Sandhya SathishFounder of Saanshihandloom however disagrees and says, “Online retail has proved to be a boon for the handloom sector. Earlier the weavers used to supply their garments to big offline shops and the shops would only pay them once they sold the clothes. So, the weaver’s money would be stuck for days with these stores. Moreover, the customer had little choice when it came to selecting the product they wanted to buy. There was no scope for customization. However, now with social media and the online space opening up for retail, the concept of buying handloom has received a new-age touch. People can buy what they want by asking for customization. Additionally, when you sell directly from the weavers, then the cost you pay to them is more prompt and does not involve a middle man.”

The customer is ready to spend

When asked about the customer for handloom and whether they have evolved or not, Ramesh Menon mentions, “It’s a myth that customers always demands cheaper products. Our experience has been that if you tell the right back story, the consumer is always willing to spend the extra buck or pay the right value. Soon after the 2018 floods in Kerala, we worked with 20 leading national designers and offered them Khadi from the revived looms to work upon, as part of a project called Colors of Resilience. The products were priced from Rs. 3,500 to Rs 35,000, and we were happily surprised by the reception we got from a global audience”.

Sandhya too agrees that the customer today is very aware of what they are buying and serving this customer through the digital channels becomes very seamless and easy. She says, “These platforms are giving the weavers and brands alike or organizations dealing with weavers more prominence. A simple video today can help the customer see where their garment is getting weaved, how painstakingly the weavers are putting every piece together to bring a creation to life. Before this, we would just inform the customer that the weaving is delayed owing to weather issues or some other labor problem. However, now the idea is more transparent and we just have to put a story or communicate the plights or thoughts about the weaver or the process, and we are sure that the consumer is aware of the process. This makes it more transparent.”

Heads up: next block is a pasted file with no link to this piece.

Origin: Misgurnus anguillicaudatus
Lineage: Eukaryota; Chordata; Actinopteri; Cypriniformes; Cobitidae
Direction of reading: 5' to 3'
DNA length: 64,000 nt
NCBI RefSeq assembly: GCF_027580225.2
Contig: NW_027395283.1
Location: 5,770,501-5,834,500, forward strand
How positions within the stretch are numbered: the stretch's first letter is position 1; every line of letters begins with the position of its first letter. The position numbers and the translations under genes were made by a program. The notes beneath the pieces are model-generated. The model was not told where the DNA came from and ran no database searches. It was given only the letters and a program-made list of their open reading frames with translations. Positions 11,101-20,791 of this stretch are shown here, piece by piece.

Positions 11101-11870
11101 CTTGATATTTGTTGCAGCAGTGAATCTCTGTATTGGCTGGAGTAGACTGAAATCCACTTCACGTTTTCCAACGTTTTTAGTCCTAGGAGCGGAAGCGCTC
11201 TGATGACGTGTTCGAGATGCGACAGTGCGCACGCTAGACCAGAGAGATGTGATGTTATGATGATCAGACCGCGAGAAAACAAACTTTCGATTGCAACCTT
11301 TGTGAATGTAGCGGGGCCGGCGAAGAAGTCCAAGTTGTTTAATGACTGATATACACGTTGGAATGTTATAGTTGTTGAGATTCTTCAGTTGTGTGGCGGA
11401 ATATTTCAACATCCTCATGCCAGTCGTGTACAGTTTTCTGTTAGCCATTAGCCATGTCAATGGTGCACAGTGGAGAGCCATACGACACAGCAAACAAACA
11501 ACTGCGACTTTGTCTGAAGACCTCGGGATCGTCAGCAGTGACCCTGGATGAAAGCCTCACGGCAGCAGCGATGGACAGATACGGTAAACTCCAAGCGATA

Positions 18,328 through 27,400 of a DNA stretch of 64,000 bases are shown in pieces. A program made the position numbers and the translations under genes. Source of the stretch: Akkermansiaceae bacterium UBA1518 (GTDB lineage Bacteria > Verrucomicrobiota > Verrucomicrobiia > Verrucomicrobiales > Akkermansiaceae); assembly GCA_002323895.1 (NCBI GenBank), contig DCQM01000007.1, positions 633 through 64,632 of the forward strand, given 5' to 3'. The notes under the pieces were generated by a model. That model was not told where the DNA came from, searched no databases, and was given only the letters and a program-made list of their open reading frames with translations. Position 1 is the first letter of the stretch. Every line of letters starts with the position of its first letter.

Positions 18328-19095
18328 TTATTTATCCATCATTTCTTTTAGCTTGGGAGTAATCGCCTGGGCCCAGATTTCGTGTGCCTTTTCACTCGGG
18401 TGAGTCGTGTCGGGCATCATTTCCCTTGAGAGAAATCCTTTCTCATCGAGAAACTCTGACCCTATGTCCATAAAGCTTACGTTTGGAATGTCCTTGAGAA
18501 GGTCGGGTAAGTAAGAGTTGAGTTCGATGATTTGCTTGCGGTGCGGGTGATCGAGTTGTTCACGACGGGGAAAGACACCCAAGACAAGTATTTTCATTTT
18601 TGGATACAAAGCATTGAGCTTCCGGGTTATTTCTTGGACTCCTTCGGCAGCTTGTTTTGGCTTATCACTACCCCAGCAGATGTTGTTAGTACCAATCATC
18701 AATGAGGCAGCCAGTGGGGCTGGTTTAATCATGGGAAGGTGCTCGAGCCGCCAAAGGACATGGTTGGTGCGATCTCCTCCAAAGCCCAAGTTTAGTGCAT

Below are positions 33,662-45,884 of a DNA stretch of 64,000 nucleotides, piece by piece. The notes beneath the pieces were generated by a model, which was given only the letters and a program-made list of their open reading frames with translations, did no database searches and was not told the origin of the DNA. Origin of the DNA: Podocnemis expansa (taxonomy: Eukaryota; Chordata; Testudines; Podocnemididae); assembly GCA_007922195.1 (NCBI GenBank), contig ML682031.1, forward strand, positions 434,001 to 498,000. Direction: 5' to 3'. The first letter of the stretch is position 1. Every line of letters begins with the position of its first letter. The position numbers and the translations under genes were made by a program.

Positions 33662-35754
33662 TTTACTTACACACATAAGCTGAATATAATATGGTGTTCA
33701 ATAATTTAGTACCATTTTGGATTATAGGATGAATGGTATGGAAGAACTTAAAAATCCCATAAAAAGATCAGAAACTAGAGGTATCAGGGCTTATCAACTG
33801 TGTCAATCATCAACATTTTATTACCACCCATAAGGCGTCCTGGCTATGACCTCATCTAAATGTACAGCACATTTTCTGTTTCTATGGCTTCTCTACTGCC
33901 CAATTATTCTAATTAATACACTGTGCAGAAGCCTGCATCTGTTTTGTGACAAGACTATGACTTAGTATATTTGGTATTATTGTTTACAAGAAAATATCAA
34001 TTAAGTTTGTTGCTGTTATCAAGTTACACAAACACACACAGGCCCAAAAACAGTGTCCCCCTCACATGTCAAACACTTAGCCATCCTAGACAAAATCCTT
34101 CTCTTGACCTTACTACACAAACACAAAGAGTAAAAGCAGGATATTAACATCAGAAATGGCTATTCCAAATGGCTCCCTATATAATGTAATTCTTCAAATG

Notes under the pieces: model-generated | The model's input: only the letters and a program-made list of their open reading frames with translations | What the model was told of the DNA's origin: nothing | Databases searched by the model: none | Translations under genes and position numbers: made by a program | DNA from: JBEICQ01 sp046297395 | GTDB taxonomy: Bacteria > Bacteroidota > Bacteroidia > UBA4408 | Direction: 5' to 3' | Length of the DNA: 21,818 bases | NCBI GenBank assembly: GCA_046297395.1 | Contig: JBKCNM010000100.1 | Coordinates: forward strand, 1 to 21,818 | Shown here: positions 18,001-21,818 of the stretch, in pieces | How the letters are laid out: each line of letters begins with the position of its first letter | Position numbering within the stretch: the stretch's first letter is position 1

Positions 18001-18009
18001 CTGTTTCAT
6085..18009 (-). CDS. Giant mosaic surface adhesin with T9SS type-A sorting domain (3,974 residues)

As a passing thought about the sector, Ramesh Menon signs off by saying, “It’s like any other sector or industry. There will be layers. Handloom is on the top of the pyramid, and then there will be spinoffs. There will be always a top-end consumer who has an understanding of handmade, its values, and affordability as well. You do not go to Chanel or Dior and talk about it being expensive or catering to a niche market, or there are even more renowned handmade brands that are more premium than them and cater to a discerning consumer base. We need to get this right – is mass affordability the question of ensuring the skilled artisans find a better life and social equity more important? Handmade in India should command the highest premium and should be seen, trusted, and experienced for its finesse, quality and craftsmanship as there is no parallel, and no machine-producing country can ever compete. We should take pride and advantage of the fact that 95% of handmade textiles in the world are handwoven in India. All it needs is placing handmade as the ultimate luxury. Each piece with a distinct identity and sense of making.”